- The US Department of Transport requires that all domestic and foreign airlines offer a 24-hour free cancellation policy for tickets purchased at least a week in advance of departure
- Over two out of three ticket prices will drop at some point within 24 hours of the original search or booking with an average saving of 14%
- About one in six times the airfare will drop by at least 20% during the cancellation window
Booking flights these days is a long and complicated process: in a recent study Hopper found that the average American spends 12 days searching for airfare before booking [http://www.hopper.com/research/airfare-increases-4-5-americans-search-deals/]. Much of this time is spent comparing prices as consumers search for the best possible price, but during this time prices rise an average of 5%, leading to an average increase of $15 per ticket.
However, there’s a little-known policy that could protect consumers against increasing prices: the 24-hour cancellation policy. The US Department of Transportation (DoT) consumer rule “Enhancing Airline Passenger Protections” (14 CFR 259.5(b)(4), 76 Fed. Reg. 23110, 23166, Apr. 25, 2011) requires that U.S. and foreign air carriers either hold a reservation at the quoted fare for 24 hours without payment or allow a reservation to be cancelled within 24 hours without penalty, for all reservations made seven days or more prior to the flight’s scheduled departure time [http://www.dot.gov/sites/dot.dev/files/docs/Notice_24hour_hold_final20130530.pdf].
Eight of the US’s largest airlines (American, Delta, United, US Airways, JetBlue, Southwest, Spirit, and Frontier) provide a free cancellation within 24 hours of purchase for tickets purchased at least a week in advance of the departure date (Table 1). Five of the airlines (American, Delta, United, Southwest, and Frontier) have no fee even for flights purchased within a week of departure. American has the most consumer-friendly policy, allowing consumers to reserve a price for 24 hours without charging them the fare. Passengers can then cancel the reservation within 24 hours (having never been charged), or choose to book the ticket and pay.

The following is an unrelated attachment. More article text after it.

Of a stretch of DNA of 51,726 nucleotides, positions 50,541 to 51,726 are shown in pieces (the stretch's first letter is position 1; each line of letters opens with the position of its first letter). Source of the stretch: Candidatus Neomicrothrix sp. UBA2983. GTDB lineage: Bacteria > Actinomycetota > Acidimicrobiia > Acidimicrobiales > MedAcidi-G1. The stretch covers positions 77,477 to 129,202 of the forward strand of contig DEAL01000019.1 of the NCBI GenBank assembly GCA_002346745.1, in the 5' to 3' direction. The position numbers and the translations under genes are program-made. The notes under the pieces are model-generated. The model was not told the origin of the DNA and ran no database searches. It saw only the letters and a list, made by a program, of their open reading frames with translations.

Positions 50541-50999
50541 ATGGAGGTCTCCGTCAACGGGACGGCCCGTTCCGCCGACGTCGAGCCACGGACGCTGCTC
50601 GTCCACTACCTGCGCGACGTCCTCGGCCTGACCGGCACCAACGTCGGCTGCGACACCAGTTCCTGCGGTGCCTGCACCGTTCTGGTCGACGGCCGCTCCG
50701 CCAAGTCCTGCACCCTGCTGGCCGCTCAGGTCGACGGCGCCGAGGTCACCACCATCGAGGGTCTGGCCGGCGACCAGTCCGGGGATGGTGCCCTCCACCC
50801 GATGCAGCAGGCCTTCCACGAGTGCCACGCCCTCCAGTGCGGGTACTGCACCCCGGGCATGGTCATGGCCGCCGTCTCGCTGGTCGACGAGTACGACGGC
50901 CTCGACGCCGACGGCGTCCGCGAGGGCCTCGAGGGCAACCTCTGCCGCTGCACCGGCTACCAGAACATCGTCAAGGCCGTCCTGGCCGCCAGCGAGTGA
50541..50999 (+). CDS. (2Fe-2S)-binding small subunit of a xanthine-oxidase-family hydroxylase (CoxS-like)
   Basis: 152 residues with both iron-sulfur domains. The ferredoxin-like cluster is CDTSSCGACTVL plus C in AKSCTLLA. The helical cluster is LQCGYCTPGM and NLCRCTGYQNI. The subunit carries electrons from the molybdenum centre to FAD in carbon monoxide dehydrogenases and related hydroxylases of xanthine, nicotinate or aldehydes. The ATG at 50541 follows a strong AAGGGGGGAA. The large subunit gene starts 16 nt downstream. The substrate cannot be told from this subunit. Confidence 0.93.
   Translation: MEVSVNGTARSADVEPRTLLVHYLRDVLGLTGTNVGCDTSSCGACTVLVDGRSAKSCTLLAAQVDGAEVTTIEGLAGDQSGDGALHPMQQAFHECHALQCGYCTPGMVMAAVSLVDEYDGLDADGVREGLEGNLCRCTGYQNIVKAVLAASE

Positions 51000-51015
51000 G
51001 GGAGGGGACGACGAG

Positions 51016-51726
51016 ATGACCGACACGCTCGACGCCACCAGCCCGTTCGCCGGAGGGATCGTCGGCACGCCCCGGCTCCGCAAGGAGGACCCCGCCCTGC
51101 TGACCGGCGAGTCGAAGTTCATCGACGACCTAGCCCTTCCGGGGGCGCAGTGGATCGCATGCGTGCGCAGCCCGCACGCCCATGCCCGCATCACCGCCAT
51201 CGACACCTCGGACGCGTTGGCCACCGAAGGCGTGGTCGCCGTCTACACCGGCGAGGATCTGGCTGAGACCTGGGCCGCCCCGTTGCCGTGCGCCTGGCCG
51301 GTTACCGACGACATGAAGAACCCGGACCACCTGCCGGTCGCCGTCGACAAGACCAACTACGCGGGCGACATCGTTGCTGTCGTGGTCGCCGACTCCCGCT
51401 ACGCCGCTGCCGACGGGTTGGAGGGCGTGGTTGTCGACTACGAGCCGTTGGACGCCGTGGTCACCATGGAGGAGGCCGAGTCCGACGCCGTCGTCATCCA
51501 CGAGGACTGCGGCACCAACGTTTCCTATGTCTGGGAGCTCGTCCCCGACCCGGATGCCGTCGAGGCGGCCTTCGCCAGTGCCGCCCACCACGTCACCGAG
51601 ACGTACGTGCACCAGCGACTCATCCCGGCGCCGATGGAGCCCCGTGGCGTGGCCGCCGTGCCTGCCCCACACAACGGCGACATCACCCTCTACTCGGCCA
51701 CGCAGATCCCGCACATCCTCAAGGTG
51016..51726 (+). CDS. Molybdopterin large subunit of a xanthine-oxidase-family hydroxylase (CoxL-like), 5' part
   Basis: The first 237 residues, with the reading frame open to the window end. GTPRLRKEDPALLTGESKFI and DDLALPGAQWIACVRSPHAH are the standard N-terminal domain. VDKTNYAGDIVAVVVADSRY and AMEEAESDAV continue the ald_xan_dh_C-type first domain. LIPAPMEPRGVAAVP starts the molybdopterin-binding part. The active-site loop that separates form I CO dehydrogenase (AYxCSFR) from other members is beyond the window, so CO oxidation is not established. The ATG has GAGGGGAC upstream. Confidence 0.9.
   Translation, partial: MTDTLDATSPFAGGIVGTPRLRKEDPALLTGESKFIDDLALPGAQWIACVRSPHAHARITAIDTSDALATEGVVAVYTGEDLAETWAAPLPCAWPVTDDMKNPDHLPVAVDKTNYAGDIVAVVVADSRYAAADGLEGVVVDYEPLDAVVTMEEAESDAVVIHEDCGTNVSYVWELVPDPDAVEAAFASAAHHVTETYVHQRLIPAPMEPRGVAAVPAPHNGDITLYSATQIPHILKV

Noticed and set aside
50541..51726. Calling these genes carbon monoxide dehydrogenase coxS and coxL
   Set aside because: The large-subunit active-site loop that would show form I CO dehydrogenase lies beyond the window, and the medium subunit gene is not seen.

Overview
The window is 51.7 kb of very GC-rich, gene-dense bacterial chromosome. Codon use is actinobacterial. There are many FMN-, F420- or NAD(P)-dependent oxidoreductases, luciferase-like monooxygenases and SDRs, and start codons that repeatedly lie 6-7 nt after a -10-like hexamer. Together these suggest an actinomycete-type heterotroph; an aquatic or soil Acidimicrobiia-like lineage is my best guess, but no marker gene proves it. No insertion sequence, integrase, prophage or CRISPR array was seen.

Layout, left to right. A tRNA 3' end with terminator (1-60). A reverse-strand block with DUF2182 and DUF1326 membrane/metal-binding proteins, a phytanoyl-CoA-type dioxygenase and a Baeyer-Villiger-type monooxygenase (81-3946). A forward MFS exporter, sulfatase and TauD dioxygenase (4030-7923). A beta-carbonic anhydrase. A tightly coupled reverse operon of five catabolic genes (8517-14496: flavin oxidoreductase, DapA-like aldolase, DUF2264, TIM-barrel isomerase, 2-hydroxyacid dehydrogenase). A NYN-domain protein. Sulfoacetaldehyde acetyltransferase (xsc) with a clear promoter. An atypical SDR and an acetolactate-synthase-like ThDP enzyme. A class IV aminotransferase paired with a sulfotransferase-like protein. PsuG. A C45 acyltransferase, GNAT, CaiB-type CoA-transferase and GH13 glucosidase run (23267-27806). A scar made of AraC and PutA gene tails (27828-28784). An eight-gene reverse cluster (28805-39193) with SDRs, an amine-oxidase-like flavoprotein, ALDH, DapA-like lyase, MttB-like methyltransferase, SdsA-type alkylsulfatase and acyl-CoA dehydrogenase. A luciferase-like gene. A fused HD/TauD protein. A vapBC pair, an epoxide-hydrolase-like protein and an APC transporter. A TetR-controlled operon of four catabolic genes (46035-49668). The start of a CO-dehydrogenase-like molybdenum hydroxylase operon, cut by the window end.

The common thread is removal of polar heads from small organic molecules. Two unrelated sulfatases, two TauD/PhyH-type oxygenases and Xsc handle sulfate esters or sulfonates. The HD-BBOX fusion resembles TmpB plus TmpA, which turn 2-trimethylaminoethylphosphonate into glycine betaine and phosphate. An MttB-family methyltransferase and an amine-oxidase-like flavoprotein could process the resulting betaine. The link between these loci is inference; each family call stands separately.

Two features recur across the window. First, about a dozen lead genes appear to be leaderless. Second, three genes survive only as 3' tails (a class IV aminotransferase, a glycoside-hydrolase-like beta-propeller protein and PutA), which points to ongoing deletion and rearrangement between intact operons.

|Airline||Policy||7-Day Advance Req.|
|Delta||Full refund by midnight of day after purchase for most flights||No|
|United||24-hour free cancellation||No|
|American||Keep your reservation 'on hold' for free for 24 hours||No|
|US Airways||24-hour free cancellation||Yes|
|JetBlue||24-hour free cancellation||Yes|
|Southwest||No fee for cancellation, receive full credit||No|
|Spirit||24-hour free cancellation||Yes|
|Frontier||24-hour free cancellation||No|
Table 1: Cancellation Policy by Airline
Hopper analyzed just how useful the cancellation policy is, aiming to ultimately answer the question, ‘How often will I find a cheaper price within the 24 hour cancellation window?’ It turns out it’s quite frequent: 68% of the over 16 million searches we tested dropped in price at some point during the 24 hours following the search (Table 2). 50% of the time, the lowest price seen within 24 hours was at least 5% lower than the original price, and 35% of the time the price was at least 10% lower. Given how much prices fluctuate, a savvy (and speedy) consumer could potentially book, cancel, and rebook repeatedly, using the 24 hour cancellation policy multiple times.
Table 2: Frequency of Finding a Lower Price by Pct. Savings
Data and Methodology
The data presented in this analysis comes from Hopper’s combined feed of Global Distribution Service (GDS) data sources which includes about 10 million queries and 1 billion trips per day. The data in this article analyzed over 15,700 flights covering 100 markets over a two month period.